“What has kept me going is that I’m always trying to achieve that masterpiece, but I’ve never quite gotten it. My sculpture All Creatures possibly comes closest. That said, it’s important to get the work out there for several reasons. When my work means something to someone else and they want to have it, that’s special for me. Additionally, through the years, the more I could sell, the more I could afford to improve my working conditions, my tools, and keep advancing. 

“Some artists are so shy and cannot work directly with clients, and that’s where galleries come in to play. But galleries push you in a certain direction. I love the craft, the business, the numbers and working with the clients. I love all of it, the entire process, even though it’s such hard work. But, if you have a will, there’s a way. My work is going to remain the same, and hopefully continue to be as good as my work from the past, retain the quality I’ve reached in the past. I still have the drive, and can still enjoy the things in life that most people enjoy – and feel very, very lucky, because I’ve had enough success to keep working.

“The accident certainly changed me, took its toll, and I can live with it. However, there still is a lot of nerve pain and my hand will never be the same. I can still work, but after a year of recovery and inaction, I don’t have the strength that I used to. Part of aging is you slow down, and part of injury is it takes you out for a long time. Yet, I wouldn’t feel as old as I am, if I hadn’t had the injuries I’ve had.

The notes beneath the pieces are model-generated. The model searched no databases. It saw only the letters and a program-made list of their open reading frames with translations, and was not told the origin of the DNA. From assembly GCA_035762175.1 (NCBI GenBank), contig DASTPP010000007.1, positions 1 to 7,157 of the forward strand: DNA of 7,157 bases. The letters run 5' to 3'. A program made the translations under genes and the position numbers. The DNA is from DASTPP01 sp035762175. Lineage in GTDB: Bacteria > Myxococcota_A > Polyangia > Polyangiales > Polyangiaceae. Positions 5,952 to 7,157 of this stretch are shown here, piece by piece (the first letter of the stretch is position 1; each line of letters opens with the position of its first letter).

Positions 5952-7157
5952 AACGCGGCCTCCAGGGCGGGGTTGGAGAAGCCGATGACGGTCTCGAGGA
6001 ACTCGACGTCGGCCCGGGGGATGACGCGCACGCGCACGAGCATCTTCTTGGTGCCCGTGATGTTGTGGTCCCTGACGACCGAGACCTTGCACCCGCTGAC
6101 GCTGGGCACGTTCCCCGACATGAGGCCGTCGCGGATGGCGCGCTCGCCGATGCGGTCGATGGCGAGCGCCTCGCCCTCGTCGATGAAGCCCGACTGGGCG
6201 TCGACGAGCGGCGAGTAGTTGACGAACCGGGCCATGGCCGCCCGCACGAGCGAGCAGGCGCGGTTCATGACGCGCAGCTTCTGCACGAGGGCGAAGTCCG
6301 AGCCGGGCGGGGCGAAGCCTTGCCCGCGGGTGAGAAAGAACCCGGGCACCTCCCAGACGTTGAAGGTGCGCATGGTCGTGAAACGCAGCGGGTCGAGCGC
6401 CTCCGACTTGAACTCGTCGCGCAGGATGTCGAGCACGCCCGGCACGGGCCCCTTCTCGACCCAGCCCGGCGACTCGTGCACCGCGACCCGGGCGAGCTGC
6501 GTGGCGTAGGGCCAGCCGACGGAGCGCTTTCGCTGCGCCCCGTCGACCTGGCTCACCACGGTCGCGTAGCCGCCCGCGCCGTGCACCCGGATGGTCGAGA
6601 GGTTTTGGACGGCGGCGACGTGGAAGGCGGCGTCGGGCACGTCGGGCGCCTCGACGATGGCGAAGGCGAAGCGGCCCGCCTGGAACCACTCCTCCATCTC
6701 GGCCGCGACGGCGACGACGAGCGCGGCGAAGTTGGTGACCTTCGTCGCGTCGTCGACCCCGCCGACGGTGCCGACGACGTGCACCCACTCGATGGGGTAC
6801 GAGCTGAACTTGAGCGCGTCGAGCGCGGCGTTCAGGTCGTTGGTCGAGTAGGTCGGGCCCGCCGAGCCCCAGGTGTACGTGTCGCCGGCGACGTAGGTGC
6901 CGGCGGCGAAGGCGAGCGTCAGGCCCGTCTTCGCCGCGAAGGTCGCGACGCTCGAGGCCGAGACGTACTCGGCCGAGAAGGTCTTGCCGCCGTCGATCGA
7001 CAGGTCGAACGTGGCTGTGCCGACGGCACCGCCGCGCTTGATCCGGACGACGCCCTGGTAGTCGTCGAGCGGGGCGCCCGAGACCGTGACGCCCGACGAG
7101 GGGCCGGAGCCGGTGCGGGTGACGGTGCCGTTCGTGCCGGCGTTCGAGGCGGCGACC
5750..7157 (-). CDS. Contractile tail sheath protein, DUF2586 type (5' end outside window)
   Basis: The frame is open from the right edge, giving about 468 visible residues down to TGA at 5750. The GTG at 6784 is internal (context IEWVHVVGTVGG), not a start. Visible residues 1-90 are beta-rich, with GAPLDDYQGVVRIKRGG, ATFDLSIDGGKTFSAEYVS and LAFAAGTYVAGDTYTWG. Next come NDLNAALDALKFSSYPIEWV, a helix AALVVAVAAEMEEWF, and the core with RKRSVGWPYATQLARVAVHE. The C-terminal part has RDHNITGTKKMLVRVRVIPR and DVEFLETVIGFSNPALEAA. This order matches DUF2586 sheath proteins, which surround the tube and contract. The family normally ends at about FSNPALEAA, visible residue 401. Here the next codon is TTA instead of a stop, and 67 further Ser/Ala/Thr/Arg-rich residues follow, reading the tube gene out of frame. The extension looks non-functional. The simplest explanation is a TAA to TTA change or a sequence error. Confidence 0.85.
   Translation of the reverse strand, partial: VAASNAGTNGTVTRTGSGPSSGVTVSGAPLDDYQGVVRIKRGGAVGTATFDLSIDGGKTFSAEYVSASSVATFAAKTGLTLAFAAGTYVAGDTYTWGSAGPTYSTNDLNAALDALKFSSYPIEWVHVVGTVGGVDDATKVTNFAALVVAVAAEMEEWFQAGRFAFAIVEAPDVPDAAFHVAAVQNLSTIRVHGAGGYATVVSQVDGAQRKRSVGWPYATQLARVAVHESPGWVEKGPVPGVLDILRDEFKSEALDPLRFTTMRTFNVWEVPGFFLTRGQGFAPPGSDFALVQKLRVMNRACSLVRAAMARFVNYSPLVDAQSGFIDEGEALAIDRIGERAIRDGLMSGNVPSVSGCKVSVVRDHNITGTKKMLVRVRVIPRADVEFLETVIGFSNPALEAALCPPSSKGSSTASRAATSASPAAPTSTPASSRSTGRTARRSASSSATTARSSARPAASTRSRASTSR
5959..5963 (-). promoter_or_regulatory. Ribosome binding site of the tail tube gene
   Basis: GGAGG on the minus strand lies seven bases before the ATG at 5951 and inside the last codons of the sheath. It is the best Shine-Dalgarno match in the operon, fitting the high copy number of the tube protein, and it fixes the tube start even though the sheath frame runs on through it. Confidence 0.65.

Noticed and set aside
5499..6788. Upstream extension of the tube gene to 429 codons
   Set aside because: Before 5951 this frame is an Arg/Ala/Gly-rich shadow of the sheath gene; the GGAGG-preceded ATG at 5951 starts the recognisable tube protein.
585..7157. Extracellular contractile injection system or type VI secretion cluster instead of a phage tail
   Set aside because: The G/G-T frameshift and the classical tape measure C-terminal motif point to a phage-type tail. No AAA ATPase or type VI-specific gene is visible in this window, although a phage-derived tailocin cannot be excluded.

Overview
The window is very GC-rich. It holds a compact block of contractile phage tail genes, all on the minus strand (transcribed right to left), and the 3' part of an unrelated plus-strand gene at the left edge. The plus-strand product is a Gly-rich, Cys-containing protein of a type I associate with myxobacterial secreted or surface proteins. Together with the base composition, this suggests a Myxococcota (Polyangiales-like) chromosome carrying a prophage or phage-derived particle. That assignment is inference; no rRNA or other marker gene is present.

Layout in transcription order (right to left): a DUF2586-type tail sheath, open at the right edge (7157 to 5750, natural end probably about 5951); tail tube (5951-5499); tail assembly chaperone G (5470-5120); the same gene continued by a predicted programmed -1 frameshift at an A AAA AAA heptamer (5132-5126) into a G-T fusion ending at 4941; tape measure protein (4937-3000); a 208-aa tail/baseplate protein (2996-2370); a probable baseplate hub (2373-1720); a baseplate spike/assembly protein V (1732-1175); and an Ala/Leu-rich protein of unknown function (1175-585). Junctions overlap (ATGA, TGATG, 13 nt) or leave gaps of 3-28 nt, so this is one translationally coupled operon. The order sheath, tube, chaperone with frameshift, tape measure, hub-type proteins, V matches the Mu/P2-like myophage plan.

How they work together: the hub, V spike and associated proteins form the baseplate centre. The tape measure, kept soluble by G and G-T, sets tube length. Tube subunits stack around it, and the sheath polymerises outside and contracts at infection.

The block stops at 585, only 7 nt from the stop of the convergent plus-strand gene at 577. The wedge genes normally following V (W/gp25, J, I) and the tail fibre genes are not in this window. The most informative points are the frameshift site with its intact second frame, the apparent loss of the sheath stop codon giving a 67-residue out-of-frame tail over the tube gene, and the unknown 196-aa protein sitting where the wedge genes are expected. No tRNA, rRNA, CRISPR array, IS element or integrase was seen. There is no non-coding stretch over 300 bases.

“As for up-and-coming artists, I feel that if you’ve been given any kind of gift and you don’t use it, it’s a real waste. So, follow your passion and follow your dream. Whatever your goal is, work to achieve it. Whatever experience you can get, get it. Don’t be afraid to strive for what you want.” 

left: Mishima (Warrior Series)     right: Fallen Angel, Bronze

Above, left: Mishima (Warrior Series)  

Vermont Marble

50˝ H  x 15˝ W x  8˝  D

“One of many warrior sculptures created throughout the years, Mishima was carved during the period my father was passing away. I shed many tears as I beat on the extremely tough piece of Vermont Marble. Rigid symmetry and textural contrast define the form. I would love to cast this sculpture in a large scale in bronze for a client.


Above, right: Fallen Angel, Bronze, Ed. of 9
17˝ H x 8˝ W x 4˝ D

Julie is currently working on three commissions. After almost 50 years “in the business,” her work is sold privately through reputation and word of mouth, and is not available in galleries. To learn more about Julie, view her work, her processes and her available sculptures, visit her stunning website at .